Suzanne Lovell Inc

Fine Art

Mary Little’s canvases

January 16, 2021

Killyvolgan,” installed above Estudio Persona’s Segment table. This is one of nine works in Mary Little’s exhibition Reflections that was an online show during the pandemic, August-October, 2020.
Killyvolgan is the name of the farm where Little’s father was born.
Image courtesy of: Architectural Digest

Mary Little is now a seasoned Californian, however, that does not mean that her seemingly idyllic childhood is only a distant and infrequent memory. The Northern Ireland-born Little moved to the California in order to accept a teaching position California College the Arts (CCA), San Francisco. It was not easy for the artist to leave her country!

The artist trained as a furniture designer at London’s Royal College of Art and spent 25 years designing one-of-a-kind furniture commissions for private clients. It has only been in the past few years that Little moved away from furniture and into an exploration of fiber.

A peek into Little’s studio…
Image courtesy of: Craft in American

Courtesy of her website, Little’s personal statement says, “My work explores the interaction between light, surface and gravity. The works take the form of rhythmic, undulating hollows and rises, suggesting images of landscape or bodyscape. My sensibilities are rooted in a childhood among lush rolling farmlands of Ireland and its wild rugged coastlines. The work is ritualistic in its process: cutting, then sewing cotton canvas; much as a tailor would make a suit. The completed works are an interplay between precision planning, my emotions and the unpredictability of the canvas.”

“Islandmagee” is a triptych named for the peninsula where Little’s mom was raised. The 3-piece work features striated canvases with intense protrusions.
Image courtesy of: Architectural Digest

The canvases reference the quaint Irish countryside where Little spent her early childhood. Intentionally, there are no works referencing back to the family’s time in Belfast where the family moved out of necessity. She says (courtesy of Architectural Digest), “Every piece in the exhibition has some connection to the places and people I knew during those tranquil years living in the country. I absolutely do not reference the Belfast years, which were dreary and gray and blighted by violence and danger.”

“Marian” from the Aran Series. This was one of the nine pieces presented at Estudio Persona’s online show in 2020.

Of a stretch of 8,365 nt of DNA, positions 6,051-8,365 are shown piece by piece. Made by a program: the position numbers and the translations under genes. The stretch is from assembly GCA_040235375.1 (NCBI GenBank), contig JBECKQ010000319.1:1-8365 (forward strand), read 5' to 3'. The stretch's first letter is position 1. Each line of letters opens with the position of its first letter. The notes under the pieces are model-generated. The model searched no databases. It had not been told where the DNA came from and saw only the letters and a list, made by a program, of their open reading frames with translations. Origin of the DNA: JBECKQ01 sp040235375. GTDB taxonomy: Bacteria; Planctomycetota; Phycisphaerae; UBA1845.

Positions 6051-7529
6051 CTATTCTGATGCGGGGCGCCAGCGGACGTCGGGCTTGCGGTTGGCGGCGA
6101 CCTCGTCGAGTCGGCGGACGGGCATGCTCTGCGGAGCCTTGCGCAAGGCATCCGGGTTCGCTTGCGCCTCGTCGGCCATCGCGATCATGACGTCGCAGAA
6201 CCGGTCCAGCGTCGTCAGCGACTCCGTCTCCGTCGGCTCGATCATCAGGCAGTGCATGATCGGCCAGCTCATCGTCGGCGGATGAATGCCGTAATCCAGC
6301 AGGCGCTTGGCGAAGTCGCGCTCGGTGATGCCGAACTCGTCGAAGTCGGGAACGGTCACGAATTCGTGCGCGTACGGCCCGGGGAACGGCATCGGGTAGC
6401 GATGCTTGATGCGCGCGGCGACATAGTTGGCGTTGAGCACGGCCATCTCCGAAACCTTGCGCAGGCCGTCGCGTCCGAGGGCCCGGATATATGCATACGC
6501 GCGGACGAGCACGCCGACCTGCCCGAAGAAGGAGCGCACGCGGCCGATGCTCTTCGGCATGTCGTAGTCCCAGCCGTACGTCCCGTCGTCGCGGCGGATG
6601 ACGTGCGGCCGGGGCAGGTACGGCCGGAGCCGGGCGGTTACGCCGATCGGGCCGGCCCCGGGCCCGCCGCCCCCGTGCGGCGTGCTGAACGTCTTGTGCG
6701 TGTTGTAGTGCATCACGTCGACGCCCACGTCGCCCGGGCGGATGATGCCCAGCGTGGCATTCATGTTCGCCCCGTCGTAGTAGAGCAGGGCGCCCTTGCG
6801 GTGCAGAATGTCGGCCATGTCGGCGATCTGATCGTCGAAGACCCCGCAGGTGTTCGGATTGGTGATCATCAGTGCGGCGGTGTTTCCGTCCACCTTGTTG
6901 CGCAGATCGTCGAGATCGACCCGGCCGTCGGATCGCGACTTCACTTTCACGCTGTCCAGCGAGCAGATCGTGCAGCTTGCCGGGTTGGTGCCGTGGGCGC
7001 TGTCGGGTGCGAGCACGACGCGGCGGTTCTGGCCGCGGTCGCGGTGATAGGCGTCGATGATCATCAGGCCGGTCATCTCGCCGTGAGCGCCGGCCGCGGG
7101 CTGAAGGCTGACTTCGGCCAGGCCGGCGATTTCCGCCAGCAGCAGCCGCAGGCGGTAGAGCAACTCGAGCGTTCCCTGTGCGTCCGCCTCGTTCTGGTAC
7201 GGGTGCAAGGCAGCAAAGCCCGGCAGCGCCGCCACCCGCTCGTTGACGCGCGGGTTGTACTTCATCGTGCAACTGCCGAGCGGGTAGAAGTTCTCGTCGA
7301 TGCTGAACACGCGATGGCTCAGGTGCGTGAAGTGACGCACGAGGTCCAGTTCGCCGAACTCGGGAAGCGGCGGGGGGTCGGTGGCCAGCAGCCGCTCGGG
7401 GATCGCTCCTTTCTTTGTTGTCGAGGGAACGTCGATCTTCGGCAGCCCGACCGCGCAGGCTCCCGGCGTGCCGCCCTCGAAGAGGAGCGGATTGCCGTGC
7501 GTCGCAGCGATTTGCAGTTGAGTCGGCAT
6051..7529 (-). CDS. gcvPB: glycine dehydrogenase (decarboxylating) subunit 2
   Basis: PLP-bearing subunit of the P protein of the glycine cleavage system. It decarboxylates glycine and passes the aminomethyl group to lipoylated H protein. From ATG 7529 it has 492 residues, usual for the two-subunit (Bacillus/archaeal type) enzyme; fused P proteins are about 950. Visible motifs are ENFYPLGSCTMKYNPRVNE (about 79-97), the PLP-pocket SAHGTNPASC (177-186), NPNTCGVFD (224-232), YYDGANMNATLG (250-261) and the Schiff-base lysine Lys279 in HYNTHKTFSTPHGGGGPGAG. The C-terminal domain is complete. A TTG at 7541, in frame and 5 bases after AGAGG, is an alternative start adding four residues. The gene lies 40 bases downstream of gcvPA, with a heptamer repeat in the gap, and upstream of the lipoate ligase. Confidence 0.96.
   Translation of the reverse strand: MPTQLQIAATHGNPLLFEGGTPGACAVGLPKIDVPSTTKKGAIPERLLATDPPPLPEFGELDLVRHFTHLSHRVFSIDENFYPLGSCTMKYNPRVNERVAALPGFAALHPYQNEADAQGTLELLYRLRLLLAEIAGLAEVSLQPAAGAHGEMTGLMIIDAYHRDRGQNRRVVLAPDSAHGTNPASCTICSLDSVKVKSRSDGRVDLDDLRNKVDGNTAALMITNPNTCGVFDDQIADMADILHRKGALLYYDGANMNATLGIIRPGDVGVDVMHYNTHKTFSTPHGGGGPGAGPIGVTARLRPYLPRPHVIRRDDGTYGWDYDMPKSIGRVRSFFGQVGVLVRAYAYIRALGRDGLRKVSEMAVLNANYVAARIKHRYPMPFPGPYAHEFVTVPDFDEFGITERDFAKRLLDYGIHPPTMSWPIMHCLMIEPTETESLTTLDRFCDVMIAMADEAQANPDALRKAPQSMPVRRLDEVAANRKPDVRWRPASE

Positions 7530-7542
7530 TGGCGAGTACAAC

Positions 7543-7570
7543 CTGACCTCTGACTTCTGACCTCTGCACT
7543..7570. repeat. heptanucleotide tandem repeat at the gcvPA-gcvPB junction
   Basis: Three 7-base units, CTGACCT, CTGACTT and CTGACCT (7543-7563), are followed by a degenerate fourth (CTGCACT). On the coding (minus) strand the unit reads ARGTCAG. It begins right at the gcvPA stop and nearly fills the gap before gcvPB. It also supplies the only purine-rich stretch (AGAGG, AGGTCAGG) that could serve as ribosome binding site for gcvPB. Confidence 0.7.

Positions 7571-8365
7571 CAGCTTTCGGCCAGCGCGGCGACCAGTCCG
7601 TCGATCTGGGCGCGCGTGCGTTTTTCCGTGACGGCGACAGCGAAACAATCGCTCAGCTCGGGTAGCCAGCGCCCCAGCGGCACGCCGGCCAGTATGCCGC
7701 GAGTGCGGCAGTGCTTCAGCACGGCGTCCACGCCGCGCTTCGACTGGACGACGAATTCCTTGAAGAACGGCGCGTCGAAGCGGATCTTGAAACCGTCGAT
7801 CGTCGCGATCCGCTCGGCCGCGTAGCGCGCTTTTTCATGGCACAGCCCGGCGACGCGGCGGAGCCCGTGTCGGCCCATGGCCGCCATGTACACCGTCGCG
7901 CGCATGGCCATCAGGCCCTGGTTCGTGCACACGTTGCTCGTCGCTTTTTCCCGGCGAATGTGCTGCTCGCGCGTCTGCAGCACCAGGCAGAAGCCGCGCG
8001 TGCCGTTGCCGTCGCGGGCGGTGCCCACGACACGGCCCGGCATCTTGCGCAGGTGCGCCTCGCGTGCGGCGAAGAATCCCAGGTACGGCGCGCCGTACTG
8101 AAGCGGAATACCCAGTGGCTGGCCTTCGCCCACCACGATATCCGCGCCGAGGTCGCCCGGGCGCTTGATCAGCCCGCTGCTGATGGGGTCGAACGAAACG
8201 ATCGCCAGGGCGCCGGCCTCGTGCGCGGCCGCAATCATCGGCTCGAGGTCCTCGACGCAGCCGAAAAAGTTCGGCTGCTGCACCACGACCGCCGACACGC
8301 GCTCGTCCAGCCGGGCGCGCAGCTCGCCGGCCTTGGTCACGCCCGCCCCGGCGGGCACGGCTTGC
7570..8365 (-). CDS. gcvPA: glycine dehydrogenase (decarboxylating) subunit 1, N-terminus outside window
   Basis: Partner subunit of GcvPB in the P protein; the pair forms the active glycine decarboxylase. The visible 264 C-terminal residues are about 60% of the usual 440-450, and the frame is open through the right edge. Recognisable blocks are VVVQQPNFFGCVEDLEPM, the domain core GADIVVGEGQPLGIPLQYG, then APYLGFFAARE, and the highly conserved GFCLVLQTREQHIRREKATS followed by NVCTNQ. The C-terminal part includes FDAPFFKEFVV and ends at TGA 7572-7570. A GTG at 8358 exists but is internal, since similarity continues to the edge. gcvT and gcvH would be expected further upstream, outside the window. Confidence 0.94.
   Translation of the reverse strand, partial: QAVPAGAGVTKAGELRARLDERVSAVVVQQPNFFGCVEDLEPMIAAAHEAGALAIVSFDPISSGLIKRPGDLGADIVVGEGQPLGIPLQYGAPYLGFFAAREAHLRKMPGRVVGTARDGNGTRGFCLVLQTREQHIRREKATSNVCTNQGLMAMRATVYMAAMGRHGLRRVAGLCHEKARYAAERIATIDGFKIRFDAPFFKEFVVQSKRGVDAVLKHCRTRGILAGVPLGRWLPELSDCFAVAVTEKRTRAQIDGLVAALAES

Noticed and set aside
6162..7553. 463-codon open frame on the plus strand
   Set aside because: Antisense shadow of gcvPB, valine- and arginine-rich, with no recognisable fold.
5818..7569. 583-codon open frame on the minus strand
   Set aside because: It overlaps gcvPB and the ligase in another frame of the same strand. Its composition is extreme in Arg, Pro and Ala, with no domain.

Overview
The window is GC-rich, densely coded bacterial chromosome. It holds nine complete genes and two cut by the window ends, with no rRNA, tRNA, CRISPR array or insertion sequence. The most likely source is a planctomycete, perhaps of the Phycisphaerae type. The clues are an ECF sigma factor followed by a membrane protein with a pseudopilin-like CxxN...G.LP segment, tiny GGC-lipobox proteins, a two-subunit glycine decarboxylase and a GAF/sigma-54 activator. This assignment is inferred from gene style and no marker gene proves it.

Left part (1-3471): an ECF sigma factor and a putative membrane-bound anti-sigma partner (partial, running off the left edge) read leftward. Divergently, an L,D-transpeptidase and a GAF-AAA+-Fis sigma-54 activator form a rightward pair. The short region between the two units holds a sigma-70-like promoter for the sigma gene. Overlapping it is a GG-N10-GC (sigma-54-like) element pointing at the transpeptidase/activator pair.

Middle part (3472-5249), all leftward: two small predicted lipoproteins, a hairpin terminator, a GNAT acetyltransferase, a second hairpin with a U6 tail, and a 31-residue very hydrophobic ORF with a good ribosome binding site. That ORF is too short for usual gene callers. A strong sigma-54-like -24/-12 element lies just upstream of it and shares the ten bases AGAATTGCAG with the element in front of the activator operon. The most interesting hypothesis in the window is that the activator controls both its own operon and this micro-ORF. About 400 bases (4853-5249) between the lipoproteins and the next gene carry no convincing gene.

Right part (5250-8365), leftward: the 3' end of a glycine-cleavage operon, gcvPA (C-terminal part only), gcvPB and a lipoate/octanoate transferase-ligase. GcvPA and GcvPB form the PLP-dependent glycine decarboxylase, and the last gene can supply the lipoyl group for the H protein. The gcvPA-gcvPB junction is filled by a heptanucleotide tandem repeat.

Image courtesy of: Surface Magazine

The canvases that Little uses are the ones upon which artists place their works. These canvases are readily available which is fabulous because due to the low cost, Little is more apt to experiment and take creative risks. In addition, the material maintains important qualities such as stiffness and stability.

As a natural material, the cotton fiber is ivory in color with a matte presence. Little says that she has learned to create 3-D forms in order to achieve her desired volumes and she’s also developed techniques that enhance the rigidity in the seams.

Little stresses that this fiber is substantially different from the fiber that she used to make sculptural furniture in her “former life.” That material comes from Creation Baumann, Lelievre, or Maharam and costs upwards of $300 per yard. With this fabric type, Little is able to be creative and explore her ideas in complete depth.

Little in her studio…
The artist employs scissors and tape to turn unbleached fiber into compelling sculptures. Good for us that she’s always considered herself a sculptor first.
Image courtesy of: Luxe

Since she’s switched to canvases, Little’s creative process has been consistent. For the past six years, the artist has produced two series a year. In addition, her commissions have remained steady. Each series builds upon the projects in her existing body of work. Little says she spends the daytime researching new ideas and deciding how to present them.

Each new series enjoys ideas that come out of this involved experimentation and experimental process. Little uses a 2-D drawing program for the stage while she draws diagrams with dimensions and proportions. She has her own method for turning these ideas into scale drawings.

At this point, Little makes paper patterns to be used when cutting the canvas. She cuts and sews a sample and then decides whether or not to continue with the project or to go back to formulate a new idea. Perhaps this sums the method up best, “With canvas, I can be creative and explore ideas in depth.”

 

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